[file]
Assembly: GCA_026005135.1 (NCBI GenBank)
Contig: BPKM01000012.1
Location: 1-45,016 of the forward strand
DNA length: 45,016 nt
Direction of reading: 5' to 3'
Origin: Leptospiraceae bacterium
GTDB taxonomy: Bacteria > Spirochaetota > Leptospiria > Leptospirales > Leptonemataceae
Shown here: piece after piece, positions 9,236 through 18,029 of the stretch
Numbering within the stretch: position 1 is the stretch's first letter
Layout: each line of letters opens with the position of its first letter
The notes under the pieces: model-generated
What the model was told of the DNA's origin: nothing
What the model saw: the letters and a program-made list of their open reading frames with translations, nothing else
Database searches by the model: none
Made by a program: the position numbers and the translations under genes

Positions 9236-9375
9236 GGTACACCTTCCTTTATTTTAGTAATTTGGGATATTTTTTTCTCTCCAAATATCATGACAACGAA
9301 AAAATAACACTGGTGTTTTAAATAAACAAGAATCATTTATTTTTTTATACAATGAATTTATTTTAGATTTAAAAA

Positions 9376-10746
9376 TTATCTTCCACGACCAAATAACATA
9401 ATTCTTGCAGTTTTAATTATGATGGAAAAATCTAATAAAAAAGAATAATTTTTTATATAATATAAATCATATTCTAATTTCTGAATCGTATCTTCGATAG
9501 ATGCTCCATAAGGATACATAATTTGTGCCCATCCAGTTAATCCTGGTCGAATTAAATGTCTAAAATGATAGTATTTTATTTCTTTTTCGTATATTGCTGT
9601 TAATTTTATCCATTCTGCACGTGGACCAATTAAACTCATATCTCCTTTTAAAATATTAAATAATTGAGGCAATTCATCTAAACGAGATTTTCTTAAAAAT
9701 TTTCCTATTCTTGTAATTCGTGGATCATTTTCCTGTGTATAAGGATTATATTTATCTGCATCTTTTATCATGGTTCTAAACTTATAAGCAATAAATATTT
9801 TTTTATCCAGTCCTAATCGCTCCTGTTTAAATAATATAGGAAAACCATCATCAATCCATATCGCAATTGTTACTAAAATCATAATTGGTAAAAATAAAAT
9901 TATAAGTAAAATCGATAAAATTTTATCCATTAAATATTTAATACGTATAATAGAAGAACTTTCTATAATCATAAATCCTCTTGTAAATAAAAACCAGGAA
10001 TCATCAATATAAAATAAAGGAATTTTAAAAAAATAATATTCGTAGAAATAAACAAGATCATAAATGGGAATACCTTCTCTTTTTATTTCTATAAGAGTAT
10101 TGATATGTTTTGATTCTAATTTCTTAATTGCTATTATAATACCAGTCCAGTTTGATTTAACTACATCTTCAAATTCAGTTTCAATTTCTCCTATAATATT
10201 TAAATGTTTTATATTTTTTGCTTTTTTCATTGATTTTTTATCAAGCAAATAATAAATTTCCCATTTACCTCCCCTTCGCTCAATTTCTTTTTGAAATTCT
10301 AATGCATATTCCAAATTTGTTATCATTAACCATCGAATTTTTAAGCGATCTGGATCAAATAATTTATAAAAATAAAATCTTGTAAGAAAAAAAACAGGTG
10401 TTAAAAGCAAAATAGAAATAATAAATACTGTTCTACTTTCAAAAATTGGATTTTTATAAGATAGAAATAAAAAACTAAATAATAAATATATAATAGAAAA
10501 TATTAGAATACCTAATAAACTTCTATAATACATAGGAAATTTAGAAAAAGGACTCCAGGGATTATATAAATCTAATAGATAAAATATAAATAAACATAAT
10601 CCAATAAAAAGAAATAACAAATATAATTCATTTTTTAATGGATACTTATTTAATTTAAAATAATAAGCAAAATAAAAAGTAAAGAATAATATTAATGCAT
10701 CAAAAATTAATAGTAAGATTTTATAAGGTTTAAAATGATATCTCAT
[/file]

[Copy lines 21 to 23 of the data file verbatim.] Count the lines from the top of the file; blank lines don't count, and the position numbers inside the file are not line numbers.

9401 ATTCTTGCAGTTTTAATTATGATGGAAAAATCTAATAAAAAAGAATAATTTTTTATATAATATAAATCATATTCTAATTTCTGAATCGTATCTTCGATAG
9501 ATGCTCCATAAGGATACATAATTTGTGCCCATCCAGTTAATCCTGGTCGAATTAAATGTCTAAAATGATAGTATTTTATTTCTTTTTCGTATATTGCTGT
9601 TAATTTTATCCATTCTGCACGTGGACCAATTAAACTCATATCTCCTTTTAAAATATTAAATAATTGAGGCAATTCATCTAAACGAGATTTTCTTAAAAAT